This part of the abstract is huge: "White participants presume that Black peers are less competent—and fail to learn from their choices." EVEN IF we have been "trained" or are "aware" unless we participate in an intervention, or require interventions of ourselves--daily-- we will continue to fail to learn AND fail to get access to what our Black peers offer.

One of the reasons I love working with all of you is that we challenge each other to become more aware and try to keep each other from failing to learn. May it continue to be so. 

Advocacy for Being a Better Ally

Here is a spotlight on key resources for supporting our colleagues and communities in Atlanta, in the academy, and all over the US.

This organizations FB group has very specific webinars, activist events, and immediate ways to support the community in Atlanta:

For those of us continuing to need resources on supporting BIPOC colleagues, students, neighbors, and family members, and to share with our neighbors and students (including academic-specific resources):

While the resources above specifically address issues of race, many of the lessons are relevant to other social justice issues and advocating for members of marginalized communities.

Nine Habits to Increase Your Energy

This article shares "Nine Habits to Increase Your Energy," but two things strike me-- they are really good habits, not just for energy, but for living. And, many of them relate to work culture and/or can be linked to the way we work at CLU.
The habits include:
  • Go to sleep early. (If you follow my Mindful Monday series, you know I'm a huge fan of sleep and sleep hygiene.)
  • Exercise every day. (From home, hop out the door and go around the block if you're feeling sluggish or stumped. When we're back in our beautiful offices, Claremont is a gorgeous location for a quick walk.)
  • Twenty-Minute Naps. (I nap almost every day. Ask me about the power of sleep!)
  • Do your hard work in the morning.
  • Set your intention the day before.
  • Sell yourself on your goals.
  • Get better friends. (And/or: appreciate the power of great colleagues. You are the folks I often spend the most time/energy with.)
  • Align your life.
As we come to the last three months of 2021, which three of these might you try for October, November, and December? Which seem most resonant with what you need right now?  You'll notice that goals, alignment, and intentions can be related to some of the mindfulness practices we've explored and that we share with students.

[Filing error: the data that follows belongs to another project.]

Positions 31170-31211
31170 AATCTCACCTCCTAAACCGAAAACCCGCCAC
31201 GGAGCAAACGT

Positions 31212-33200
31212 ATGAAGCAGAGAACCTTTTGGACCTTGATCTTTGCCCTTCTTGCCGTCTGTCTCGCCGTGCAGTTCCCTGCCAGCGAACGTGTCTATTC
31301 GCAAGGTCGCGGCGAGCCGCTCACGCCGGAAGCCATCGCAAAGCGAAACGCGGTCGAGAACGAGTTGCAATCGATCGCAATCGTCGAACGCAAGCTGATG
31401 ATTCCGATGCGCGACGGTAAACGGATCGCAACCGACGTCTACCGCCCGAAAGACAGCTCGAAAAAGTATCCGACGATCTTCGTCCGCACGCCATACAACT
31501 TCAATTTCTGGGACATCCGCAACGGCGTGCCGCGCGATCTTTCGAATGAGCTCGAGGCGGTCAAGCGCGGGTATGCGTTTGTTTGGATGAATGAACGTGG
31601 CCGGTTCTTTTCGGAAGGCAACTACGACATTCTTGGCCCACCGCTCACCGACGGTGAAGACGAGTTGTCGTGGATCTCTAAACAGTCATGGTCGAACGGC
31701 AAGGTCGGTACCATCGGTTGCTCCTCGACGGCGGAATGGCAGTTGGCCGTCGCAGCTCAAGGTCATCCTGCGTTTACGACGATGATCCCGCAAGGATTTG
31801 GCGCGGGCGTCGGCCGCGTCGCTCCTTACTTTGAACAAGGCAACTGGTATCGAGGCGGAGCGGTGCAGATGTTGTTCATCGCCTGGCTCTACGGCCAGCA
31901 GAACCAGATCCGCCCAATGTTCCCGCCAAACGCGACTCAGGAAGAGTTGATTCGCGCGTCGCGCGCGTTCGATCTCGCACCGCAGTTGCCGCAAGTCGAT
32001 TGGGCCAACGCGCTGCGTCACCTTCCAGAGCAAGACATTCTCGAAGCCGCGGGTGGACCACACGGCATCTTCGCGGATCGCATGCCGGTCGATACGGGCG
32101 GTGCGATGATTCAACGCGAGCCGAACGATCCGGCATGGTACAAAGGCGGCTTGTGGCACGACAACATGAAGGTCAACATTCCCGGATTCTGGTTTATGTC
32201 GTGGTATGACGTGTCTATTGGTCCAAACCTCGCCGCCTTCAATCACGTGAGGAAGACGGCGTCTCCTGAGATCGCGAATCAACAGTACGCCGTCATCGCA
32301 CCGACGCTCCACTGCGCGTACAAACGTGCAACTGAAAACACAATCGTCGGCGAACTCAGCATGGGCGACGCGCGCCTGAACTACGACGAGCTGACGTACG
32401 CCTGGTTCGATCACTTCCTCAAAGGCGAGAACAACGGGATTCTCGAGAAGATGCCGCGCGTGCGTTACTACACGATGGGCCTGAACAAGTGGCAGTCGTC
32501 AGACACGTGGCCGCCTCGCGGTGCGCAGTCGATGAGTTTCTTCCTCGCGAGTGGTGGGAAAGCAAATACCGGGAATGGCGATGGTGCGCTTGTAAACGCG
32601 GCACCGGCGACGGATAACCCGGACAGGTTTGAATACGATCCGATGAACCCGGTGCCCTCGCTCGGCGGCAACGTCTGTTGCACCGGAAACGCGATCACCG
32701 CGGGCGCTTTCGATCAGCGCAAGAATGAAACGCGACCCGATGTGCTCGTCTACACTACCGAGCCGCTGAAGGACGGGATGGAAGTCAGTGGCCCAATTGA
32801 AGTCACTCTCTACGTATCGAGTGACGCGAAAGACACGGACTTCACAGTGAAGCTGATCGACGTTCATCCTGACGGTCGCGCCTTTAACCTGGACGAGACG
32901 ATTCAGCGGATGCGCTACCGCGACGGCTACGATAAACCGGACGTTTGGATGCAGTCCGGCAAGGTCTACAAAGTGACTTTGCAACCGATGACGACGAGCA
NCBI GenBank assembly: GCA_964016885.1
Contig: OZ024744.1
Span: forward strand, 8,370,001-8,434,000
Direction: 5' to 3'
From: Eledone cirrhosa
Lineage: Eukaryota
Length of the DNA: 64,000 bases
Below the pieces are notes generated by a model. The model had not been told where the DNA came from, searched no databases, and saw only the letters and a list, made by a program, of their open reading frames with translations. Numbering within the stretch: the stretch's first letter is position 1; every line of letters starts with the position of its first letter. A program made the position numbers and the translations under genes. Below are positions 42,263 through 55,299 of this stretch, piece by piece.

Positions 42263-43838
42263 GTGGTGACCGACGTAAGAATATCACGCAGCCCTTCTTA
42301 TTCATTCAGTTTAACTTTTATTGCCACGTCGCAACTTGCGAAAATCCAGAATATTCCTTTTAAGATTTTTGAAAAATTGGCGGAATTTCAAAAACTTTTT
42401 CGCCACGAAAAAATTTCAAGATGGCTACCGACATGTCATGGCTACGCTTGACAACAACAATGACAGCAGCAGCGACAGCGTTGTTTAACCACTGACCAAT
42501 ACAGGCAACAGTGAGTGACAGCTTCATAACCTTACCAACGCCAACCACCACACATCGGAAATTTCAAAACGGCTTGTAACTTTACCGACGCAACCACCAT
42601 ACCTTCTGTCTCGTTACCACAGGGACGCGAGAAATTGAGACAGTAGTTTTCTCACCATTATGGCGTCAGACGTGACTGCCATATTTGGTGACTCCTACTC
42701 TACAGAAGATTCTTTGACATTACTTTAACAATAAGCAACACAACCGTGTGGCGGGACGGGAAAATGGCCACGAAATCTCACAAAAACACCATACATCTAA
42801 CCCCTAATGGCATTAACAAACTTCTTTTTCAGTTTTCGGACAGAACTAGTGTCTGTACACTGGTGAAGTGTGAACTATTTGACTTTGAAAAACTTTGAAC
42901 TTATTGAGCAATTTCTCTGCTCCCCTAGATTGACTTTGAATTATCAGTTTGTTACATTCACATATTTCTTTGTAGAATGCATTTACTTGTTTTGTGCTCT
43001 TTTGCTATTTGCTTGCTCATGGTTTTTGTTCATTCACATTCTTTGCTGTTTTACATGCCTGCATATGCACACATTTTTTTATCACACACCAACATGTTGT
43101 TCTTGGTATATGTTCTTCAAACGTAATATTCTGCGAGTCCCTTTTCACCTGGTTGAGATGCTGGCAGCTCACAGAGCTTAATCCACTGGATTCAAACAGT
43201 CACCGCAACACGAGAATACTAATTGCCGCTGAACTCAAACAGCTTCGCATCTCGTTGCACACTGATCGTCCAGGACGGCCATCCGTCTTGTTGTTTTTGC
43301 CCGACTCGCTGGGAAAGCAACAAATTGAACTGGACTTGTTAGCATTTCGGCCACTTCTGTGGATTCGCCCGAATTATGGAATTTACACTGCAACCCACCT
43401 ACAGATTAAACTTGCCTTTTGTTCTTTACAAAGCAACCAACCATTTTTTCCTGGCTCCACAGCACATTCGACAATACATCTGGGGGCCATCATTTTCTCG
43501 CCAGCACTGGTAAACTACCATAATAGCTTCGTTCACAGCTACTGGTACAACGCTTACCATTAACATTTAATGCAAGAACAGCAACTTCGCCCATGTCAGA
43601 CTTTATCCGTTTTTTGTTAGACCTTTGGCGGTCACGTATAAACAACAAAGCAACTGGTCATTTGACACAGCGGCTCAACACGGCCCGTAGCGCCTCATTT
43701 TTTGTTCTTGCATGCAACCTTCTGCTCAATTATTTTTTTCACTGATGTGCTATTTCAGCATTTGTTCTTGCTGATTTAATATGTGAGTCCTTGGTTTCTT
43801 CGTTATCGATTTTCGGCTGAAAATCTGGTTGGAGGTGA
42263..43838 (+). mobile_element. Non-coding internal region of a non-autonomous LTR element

What habits can provide you with energy and space this season?

World Values Survey

I found this incredibly illuminating graph illustrating different countries' values (and which countries are similar to one another), based on the World Values Survey:

It's interesting to see who we're kin to when it comes to values. This might be interesting data in some of our course conversations about culture and assumptions of similarities or differences.

Student COVID Courts

I found an interesting example of a way one on-ground university is keeping COVID from spreading amongst students— student-run “courts” to hear evidence and facilitate community reparations for students who break social-distancing and mask guidelines:

"To get that buy-in, the team decided to hand over enforcement of health protocols to the student body.” — the article documents the positive and negative aspects of this. Students are working hard to listen to one another and look out for vulnerable populations, but many students dislike the increased surveillance.

The pandemic has highlighted for many of us all of the ways we depend on one another, and the ways real dialogue and collaboration are failing in many communities (distrust, fear, unwillingness to take others’ perspectives, rise in illnesses, vulnerable populations and [so-called] front-line workers feeling unheard and expendable…)

I hope that the values and capacities of the Claremont Core might serve wider communities than just CLU students as we grow and move into the next year.

Resources for Understanding Conflict in Palestine

Accurate and helpful resources to think about the conflict in Palestine right now, and students might also be referencing this in their application of course concepts. As an inter-religious scholar who has long worked in Jewish-Christian and Jewish-Muslim dialogue spaces, I am also personally interested in ways to think about the criticism of the actions of the Israeli government/state that is not antisemitic. I have found these resources helpful in the past week:

Peer-to-Peer Learning

Please find attached a didactic I found really helpful when thinking about peer learning. That is, I spend a lot of time thinking about how we instructors plan for and facilitate learning. I do spend some time thinking about student agency and actions in her own learning. But I have not really reflected lately on how to facilitate peer learning.